During the Cultural Revolution Liu Guizhen was imprisoned for 11 years, as he was seen as being responsible for the spread of “the poisonous weed of qigong.” He spent his time teaching his fellow prisoners qigong despite threats of torture and even death from Chinese authorities.

Following the death of Mao Zedong in 1976. the popularity of qigong exploded. Soon there were anywhere between 60-200 million practitioners of qigong in China. This began to cause problems. Some qigong masters began claiming almost superhuman abilities using pseudoscience as an explanation. And more than a few less than honest masters began forming cults for personal benefit.

This led to two more state clampdowns. In 1985 the National Qigong Science and Research Organization was created to regulate the different qigong denominations. Then in 1999, the Chinese state began to worry that old traditions of spirituality, mysticism, and morality were becoming too popular again, thanks to the widespread practice of qigong. Qigong clinics and hospitals were promptly shut down and spiritual movements that utilized qigong such as Zhong Gong and Falun Gong were banned.

Today, whilst still popular in China, qigong is strictly regulated. Instructors must be trained and certified by the government and qigong can only be practiced in state-approved forms. These forms focus on the medicinal aspect of qigong rather than the spiritual.

Today qigong is popular across the world as a form of exercise and comprehensive health regime. The silhouette of man practicing qigong exercises at sunset by the sea. (Alexander Belinskiy / Adobe Stock)

Today qigong is popular across the world as a form of exercise and comprehensive health regime. The silhouette of man practicing qigong exercises at sunset by the sea. ( Alexander Belinskiy / Adobe Stock)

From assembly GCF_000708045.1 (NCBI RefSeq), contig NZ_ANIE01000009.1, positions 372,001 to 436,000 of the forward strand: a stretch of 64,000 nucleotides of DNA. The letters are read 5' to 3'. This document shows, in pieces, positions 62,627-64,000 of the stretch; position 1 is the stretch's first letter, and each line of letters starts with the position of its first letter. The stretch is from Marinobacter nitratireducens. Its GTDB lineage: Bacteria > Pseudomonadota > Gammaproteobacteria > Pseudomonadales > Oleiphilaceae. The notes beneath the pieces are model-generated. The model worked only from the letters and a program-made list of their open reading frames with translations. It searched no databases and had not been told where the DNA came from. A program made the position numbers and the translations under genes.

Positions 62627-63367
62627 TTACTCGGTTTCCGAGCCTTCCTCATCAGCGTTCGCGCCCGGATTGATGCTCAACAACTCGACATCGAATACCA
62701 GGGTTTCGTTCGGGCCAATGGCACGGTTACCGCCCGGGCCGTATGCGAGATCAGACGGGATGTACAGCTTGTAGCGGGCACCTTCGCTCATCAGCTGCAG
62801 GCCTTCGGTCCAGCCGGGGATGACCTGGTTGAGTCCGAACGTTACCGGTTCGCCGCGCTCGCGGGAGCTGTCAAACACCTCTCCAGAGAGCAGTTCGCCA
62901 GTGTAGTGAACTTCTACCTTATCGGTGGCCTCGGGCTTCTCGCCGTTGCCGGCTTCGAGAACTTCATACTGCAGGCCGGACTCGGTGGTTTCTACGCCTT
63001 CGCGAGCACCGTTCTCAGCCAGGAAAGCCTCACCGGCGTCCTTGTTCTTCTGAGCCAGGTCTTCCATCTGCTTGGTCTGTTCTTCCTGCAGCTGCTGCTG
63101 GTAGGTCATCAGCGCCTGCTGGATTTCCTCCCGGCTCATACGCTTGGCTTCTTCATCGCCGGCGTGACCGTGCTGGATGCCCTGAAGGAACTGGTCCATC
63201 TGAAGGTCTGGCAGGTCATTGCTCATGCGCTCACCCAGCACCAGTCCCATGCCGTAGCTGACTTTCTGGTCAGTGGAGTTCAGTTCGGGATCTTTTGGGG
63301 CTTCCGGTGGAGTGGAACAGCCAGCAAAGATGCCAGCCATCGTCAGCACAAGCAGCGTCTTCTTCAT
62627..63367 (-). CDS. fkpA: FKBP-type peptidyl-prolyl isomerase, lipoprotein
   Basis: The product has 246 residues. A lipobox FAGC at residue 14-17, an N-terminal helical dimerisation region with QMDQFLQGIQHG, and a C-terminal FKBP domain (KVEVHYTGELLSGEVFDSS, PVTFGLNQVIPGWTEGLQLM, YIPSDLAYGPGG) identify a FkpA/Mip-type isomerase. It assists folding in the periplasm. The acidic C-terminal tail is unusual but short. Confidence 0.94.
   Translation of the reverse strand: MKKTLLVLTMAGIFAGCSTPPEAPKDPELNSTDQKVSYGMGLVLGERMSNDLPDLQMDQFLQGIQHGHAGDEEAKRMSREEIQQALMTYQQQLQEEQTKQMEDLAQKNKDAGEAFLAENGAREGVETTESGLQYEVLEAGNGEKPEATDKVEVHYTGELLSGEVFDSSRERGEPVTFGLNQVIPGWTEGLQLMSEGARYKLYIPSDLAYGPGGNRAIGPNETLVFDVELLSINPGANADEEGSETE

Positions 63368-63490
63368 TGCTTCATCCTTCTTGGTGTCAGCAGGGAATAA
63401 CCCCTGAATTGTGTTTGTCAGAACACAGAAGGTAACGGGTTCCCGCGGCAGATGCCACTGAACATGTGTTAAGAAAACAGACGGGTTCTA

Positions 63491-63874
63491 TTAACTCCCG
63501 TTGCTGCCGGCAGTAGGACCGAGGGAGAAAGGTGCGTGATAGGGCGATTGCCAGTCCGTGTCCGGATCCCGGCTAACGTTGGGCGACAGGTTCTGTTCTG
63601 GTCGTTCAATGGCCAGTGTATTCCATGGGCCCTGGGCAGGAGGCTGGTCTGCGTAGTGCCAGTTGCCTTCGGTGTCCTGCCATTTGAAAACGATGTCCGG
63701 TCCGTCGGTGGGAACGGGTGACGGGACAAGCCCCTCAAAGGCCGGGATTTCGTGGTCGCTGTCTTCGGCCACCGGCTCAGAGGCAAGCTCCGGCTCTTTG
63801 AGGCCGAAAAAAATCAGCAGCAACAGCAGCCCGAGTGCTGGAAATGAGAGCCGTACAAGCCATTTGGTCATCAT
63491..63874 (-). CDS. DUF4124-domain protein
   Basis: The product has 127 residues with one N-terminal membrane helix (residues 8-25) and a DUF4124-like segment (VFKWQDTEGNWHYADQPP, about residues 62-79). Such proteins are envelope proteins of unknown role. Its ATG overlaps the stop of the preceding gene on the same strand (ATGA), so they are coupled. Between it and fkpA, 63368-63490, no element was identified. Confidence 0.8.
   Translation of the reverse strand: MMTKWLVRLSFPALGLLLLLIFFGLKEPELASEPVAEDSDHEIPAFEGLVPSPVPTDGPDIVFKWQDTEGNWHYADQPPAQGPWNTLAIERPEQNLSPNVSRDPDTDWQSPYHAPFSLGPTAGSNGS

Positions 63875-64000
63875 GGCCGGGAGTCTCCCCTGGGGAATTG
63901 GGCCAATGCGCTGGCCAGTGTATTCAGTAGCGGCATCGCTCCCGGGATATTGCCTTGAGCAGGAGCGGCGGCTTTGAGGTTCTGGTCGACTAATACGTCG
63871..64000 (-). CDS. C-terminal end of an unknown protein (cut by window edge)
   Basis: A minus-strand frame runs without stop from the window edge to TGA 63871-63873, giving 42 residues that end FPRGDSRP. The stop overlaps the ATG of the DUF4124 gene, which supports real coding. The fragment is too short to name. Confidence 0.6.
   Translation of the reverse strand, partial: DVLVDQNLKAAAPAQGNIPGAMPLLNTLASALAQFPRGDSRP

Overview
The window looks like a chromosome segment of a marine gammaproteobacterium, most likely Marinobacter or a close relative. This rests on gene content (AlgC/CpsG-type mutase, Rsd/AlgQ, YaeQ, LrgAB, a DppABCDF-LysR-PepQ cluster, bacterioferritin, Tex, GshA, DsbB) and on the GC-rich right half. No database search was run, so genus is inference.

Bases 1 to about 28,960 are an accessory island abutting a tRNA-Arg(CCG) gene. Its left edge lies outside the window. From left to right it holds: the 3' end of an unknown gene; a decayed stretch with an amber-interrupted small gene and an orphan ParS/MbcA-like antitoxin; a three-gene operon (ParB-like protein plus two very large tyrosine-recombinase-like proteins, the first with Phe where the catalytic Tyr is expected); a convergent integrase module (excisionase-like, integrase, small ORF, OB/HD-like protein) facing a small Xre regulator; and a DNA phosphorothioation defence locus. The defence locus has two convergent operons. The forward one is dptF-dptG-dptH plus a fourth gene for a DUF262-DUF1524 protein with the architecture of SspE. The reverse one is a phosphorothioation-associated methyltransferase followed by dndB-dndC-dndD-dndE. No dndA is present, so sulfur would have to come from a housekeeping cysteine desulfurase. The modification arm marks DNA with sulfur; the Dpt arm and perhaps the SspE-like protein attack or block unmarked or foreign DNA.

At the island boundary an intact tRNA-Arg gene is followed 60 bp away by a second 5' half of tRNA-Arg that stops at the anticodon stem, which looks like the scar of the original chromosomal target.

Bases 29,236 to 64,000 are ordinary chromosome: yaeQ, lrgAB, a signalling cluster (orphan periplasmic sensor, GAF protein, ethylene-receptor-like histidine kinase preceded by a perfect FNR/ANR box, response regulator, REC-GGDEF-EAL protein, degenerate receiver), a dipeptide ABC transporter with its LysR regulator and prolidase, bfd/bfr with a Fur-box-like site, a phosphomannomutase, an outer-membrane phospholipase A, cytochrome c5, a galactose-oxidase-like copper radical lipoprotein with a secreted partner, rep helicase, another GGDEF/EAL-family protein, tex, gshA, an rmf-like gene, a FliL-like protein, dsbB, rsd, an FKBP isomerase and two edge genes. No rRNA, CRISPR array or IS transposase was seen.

Conclusion

The success of the Chinese authorities' attempts at clamping down on qigong has been mixed. Thanks to the migration of Chinese people, tourism, and globalization in general, qigong is now practiced all over the globe.

Authorities may have attempted to clamp down on it but today qigong has largely returned to its roots. People from all over the world of diverse backgrounds practice qigong. Some of them do it for fun, some for exercise, and some for healing. Others however have studied qigong’s roots and use it for self-cultivation, spirituality, and meditation.

When begged by his wife to stop teaching qigong in prison, Liu Guizhen is reported as having said, “the future will confirm our work. One day the science we call ‘qigong’ will be known and judged as a precious legacy and treasure benefiting all humanity.” Today I’m sure he would be pleased to see he was proven right.

Top image: A man in black shirt sitting and doing qigong with his hands directing his body's life energy or qi.        Source: Anna / Adobe Stock

By Robbie Mitchell

References

Palmer. D. 2007. Qigong fever: body, science, and utopia in China . Available at: https://archive.org/details/qigongfeverbodys0000palm

Yeyoung. B. 2011. Origins of Qigong . Available at: https://web.archive.org/web/20111017031024/

Yoshiko. A. Wank. D. 2009. Making religion, making the state: the politics of religion in modern China . Available at: https://archive.org/details/makingreligionma00ashi/page/n251

Zixin. L. 2000. Qigong: Chinese medicine or pseudoscience . Available at: https://archive.org/details/qigongchinesemed00zixi